1967 Chevrolet Chevelle Ss Coupe 4-speed on 2040-cars
Minneapolis, Minnesota, United States
1967 Chevrolet Chevelle SS coupe is finished in black over black leather and is fitted with a replacement 454ci V8 and is fitted with a Holley 750-cfm carburetor an Edelbrock intake manifold, aluminum cylinder heads, an MSD ignition system, an aluminum radiator, Sanderson ceramic-coated headers, and a Flowmaster exhaust. A rear disc brake conversion was also performed at that time, and additional equipment includes a four-speed manual transmission, 12-bolt Positraction rear axle,polished Ridler wheels, power steering and brakes, and vinyl seating.
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Auto blogSat, 16 Feb 2013
The car you see above is the 2014 Chevrolet SS, and it's important both because it is the first rear-wheel-drive performance sedan from Chevy in 17 years, and because it will be the nameplate the brand uses on NASCAR tracks all across the country starting this year.
Though it wears a name as American as baseball and apple pie, the machine was actually designed and built in Australia, sharing most of its parts with the brand-new VF-model Holden Commodore. That said, the basic chassis bits are shared with other Chevrolet models like the Camaro and Caprice Police Patrol Vehicle.
While Chevrolet is happy to sell a Malibu or Impala to anyone looking for a mainstream family sedan, but the SS is reserved for buyers interested first and foremost in performance. Most sedans sold these days are front-wheel drive, which is great for everyday driving and when the weather goes bad, but the SS is instead a rear-wheel-drive vehicle aimed at enthusiasts who love to drive and who prefer speed and performance above all else.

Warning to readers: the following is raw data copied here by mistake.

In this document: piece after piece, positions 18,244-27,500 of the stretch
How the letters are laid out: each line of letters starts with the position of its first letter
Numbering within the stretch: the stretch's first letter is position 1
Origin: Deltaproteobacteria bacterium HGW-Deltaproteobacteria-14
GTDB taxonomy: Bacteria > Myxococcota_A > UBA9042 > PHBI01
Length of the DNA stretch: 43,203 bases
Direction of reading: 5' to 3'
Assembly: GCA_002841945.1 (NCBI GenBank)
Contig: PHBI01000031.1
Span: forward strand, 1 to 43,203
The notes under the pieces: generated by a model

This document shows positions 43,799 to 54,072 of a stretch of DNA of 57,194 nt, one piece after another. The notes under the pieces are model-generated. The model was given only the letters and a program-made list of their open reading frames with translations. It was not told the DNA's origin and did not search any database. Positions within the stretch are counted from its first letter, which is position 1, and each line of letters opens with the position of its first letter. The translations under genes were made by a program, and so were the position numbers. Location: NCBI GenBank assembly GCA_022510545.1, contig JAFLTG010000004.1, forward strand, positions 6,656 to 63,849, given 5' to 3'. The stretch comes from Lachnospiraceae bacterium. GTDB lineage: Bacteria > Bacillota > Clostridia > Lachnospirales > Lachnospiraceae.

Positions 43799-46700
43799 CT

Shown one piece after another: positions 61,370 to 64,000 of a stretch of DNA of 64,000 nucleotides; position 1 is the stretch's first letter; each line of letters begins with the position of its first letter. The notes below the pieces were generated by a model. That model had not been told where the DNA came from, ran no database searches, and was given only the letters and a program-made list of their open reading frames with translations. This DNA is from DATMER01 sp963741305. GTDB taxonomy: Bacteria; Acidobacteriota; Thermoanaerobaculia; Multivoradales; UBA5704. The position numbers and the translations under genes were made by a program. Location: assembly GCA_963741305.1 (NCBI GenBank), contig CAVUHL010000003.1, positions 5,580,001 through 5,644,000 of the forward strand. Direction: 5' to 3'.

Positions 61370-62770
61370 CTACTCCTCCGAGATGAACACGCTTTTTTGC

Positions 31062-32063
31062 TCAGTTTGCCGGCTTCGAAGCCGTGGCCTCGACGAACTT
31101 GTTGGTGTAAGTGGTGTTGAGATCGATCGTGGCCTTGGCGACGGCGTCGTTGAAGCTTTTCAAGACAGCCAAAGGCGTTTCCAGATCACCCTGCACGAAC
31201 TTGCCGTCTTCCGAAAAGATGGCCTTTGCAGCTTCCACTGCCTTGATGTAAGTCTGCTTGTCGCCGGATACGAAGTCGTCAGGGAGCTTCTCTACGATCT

The 2014 Chevrolet Malibu, having stared at the Impala across the showroom floor for a year, gets nips and tucks all over inspired by its larger brother. The 2.5-liter four-cylinder in the base car will get a stop-start system and 23 city miles per gallon, 35 highway, each number representing a one-mpg improvement over the 2013 car. Output is 196 horsepower and 186 pound-feet of torque.
Opt for the 2.0-liter turbo and, while power holds steady at 259 hp, torque goes up by 14 percent to a striking 295 lb-ft (a figure Chevy calls best in the class). The final details include newly programmed transmission shift points and faster shifts, for better engaging and enjoying the added power.
Looks-wise, the grille's been reshaped to be more in line with the new Chevrolet look, a narrower upper grille hovering over a larger lower grille.
The wheel ranks right up there with the telescope and four-slice toaster in the pantheon of inventions that have moved humankind forward. But what if a circle in three dimensions had never occurred to anyone, and we all had just moved on without it? Perhaps we'd be driving around in Lucas Motors Landspeeders with anti-gravity engines. Or maybe we'd have the same cars we do today, just without wheels.
That's the thought experiment that seems to have led French photographer Renaud Marion to create his six-image series called Air Drive. The shots depict cars throughout many eras of motoring that look normal except for one thing: they have no wheels. The models used include a Jaguar XK120, Cadillac DeVille (shown above), Chevrolet El Camino and Camaro, and Mercedes-Benz SL and 300 roadsters.
Perhaps one day when our future becomes our past, you'll be able to walk the street and see with your own eyes the rust and patina of age on our nation's fleet of floating cars. Until then, Monsieur Marion's photographs will have to do.